Post from Kodumaro.
Don’t believe in programming gurus! Said this, let’s go to some definitions, and then, take a look at the lies they’ve been telling.
Functional programming aims to implement the λ-calculus as a full programming environment.
Functional programming (and λ-calculus) is not about using functions, neither about quitting object orientation.
λ-calculus is about first-class and higher-order functions, and everything as a function. Of course “everything as a function” is a bit dramatic for the programming context (but not impossible), however every other lambda feature is reasonable to be called functional programming.
First-class function is the one which can be used as parameter or set to a slot. First-class as in “first-class citizen”, with all rights.
Higher-order function is that which takes another as parameter, or may return one.
Besides, there are some constraints that define the functional paradigm:
- Pure functions: functions cannot have side effects.
- Recursion: a function might call itself, loading a new stack.
- Tail-call optimisation: the last function call inside a function must replace the current stack. It prevents stack overflow when going into recursions.
- Determinism: the functions must be idempotent, that means, given the same parameters, you shall get the same return, no matter how many times it’s called.
- Immutability: no value can be changed. Once set it’s for good.
- Monoid abstraction: support for type wrappers that manage a binary operation over the wrapped type.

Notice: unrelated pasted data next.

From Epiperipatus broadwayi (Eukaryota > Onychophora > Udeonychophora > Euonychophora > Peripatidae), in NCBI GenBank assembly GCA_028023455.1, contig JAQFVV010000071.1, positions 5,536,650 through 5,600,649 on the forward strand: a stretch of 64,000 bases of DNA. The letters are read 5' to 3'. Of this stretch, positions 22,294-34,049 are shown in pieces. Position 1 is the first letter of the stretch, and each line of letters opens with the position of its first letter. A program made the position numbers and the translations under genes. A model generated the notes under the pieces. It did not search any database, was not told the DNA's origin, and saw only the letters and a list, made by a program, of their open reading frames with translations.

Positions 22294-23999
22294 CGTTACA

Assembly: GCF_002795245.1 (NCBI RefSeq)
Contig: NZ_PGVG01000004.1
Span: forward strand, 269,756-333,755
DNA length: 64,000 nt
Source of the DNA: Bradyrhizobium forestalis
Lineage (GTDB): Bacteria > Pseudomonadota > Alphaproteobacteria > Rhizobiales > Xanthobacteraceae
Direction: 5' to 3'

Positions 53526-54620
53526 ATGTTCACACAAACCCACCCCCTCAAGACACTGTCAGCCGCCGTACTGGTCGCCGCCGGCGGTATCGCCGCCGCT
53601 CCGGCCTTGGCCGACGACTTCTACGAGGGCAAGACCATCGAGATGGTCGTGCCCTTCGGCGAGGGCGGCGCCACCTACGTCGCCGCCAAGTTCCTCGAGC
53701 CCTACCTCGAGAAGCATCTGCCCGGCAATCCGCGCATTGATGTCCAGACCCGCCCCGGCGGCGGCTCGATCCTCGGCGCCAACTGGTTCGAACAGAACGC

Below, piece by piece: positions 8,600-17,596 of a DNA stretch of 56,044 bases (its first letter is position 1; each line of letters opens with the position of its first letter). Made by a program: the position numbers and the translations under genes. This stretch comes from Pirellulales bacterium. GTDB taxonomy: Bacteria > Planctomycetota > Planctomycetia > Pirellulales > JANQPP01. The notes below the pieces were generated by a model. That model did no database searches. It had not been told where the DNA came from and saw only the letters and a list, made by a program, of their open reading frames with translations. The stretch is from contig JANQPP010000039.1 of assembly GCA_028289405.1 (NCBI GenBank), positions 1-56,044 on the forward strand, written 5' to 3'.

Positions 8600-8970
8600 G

And there are some optional features:
- Non-strictness: a function can be strict or lazily evaluated. On lazy evaluation, functions are named “non-strict” and performed on demand only the strictly necessary parts.
- Typed lambda: functions (and values) can be typed by their structure or signature.
- Free and bound variables: traditionally functions may contain bound (existent only inside the stack) and free variables (got from parent context). Alternatively a functional system may forbid free variables, allowing only bound ones. Then you’ll need a fixpoint combinator for recursion.
- Monads: structures to build up computation sequences by combining sequential building blocks.
Now that we’ve made those definitions clear, let’s talk about the misconceptions spread through the programmer’s communities – mostly by their very gurus.
You’ve probably heard it.
Ruby isn’t a functional programming, just as Python is not. Those are object-oriented imperative languages with one or another functional feature, but not enough to be considered even impure functional.
Julia is an impure functional language indeed, but with a lot of imperative features that disfigure its functional trait.
When a guru says that, you can be sure he’s bullshit.
We’ve seen above what functional programming is about.
The logic programming concepts are quite different from functional programming, and deserve a whole dedicated post about. Briefly, it’s about describing the facts’ domain and querying it.
Erlang’s syntax is strongly inspired on Prolog’s, but even yet functional. Erlang sticks to all functional constraints and uses some logic features to provide some typing, which is a functional feature too – typed lambda, you saw it just above.
Furthermore, Erlang uses the same Prolog’s syntax for defining facts to declare function signatures – not to define facts.
So Erlang isn’t a logic programming language, but a fully functional programming one instead.
There’s so much more about functional programming, and you should get involved. I recommend taking a look at Haskell for fully functional programming (install GHC), Standard ML for impure functional programming (install MLton), Elm for front-end functional applet, and Scala for functional object orientation over JVM (or .NET, or Node.js, or natively).